Law is a set of rules created and enforced by social or governmental institutions to regulate behavior. Its precise definition is a matter of longstanding debate, and it has been described as both a science and an art of justice.
A legal system can serve a variety of functions, including keeping the peace, maintaining the status quo, preserving individual rights, preventing oppression by majorities, promoting social justice, and facilitating orderly change. Different legal systems fulfill these functions to varying degrees; for example, an authoritarian regime might keep the peace but oppress minorities and stifle dissent. By contrast, a democratic regime is likely to promote the rule of law and preserve individual rights, but it may not be as effective at fostering peaceful social change or addressing the needs of minorities.
The study of Law encompasses a wide variety of subjects, with the three core fields being Labour Law, Property Law and Criminal Law. Labor Law concerns the tripartite industrial relationship between worker, employer and trade union and includes issues like collective bargaining and the right to strike. Property Law is the study of individuals’ rights to tangible assets such as their home or car and intangible assets such as bank accounts and shares of stock. Criminal Law covers offenses against the state, ranging from traffic violations to homicide.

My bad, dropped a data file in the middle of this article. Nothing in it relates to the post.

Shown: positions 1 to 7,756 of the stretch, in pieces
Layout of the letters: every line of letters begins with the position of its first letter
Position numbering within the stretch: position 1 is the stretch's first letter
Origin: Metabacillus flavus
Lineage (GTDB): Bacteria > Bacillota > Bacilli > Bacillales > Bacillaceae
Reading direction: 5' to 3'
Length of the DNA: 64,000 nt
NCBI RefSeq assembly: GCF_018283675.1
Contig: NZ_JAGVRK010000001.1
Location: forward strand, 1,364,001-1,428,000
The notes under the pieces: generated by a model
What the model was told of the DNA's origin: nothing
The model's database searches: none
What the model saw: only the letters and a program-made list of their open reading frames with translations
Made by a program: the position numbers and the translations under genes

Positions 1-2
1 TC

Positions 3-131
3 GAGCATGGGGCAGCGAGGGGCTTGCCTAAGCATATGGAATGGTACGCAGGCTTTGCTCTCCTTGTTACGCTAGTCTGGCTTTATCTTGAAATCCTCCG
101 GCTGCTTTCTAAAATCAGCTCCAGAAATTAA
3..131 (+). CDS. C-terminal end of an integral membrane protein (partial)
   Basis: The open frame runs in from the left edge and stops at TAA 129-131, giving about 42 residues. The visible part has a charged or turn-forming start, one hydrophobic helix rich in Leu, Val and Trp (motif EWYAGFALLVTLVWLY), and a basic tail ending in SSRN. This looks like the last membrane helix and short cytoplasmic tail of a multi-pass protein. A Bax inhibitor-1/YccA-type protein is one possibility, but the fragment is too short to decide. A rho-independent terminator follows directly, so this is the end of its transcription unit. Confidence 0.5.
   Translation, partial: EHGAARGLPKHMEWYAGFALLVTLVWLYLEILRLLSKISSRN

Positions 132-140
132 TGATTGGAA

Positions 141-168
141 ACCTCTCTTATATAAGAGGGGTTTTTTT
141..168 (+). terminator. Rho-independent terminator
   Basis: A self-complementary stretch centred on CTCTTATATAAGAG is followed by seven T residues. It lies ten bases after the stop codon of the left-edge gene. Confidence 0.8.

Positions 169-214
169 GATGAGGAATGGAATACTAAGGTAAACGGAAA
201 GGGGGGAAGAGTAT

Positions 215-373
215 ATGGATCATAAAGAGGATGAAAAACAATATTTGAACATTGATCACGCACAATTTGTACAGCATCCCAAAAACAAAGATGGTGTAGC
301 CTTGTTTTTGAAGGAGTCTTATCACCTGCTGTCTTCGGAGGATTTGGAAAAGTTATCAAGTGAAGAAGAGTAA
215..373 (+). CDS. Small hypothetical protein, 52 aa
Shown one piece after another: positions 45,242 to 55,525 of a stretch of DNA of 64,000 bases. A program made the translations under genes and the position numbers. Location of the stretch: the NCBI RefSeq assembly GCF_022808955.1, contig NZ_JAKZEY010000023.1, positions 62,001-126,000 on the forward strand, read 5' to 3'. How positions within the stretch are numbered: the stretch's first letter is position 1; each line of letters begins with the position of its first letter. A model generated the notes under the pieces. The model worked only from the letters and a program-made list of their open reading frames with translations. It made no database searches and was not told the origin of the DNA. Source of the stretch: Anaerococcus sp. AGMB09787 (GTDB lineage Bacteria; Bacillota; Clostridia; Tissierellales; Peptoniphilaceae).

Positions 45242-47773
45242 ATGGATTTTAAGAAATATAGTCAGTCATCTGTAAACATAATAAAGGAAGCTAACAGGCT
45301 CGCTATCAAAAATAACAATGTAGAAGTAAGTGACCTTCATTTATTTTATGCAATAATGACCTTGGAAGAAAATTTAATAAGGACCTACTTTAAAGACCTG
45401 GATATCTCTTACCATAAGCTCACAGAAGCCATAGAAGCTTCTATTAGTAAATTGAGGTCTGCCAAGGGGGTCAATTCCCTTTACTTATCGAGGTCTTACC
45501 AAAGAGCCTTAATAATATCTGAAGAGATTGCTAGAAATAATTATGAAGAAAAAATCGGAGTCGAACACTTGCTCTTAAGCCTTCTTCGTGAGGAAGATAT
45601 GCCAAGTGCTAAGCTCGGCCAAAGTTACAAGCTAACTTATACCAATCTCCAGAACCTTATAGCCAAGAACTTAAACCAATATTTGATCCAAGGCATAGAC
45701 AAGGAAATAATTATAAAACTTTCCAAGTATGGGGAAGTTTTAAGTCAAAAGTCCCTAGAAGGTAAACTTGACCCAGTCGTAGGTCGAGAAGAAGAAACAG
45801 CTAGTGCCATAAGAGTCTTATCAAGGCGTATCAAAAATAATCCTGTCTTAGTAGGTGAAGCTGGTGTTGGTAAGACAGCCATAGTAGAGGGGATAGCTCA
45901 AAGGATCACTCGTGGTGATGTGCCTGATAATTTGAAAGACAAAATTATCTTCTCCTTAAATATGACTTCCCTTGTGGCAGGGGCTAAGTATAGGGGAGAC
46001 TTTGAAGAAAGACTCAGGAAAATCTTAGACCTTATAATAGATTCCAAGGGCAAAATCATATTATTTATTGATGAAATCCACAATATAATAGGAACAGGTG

A career in the law involves an often challenging, exciting and rewarding work environment. The work that lawyers do is vital to society and they are rewarded for their efforts with prestige, financial compensation and benefits that are not always available in other professions (e.g. offices, expense accounts).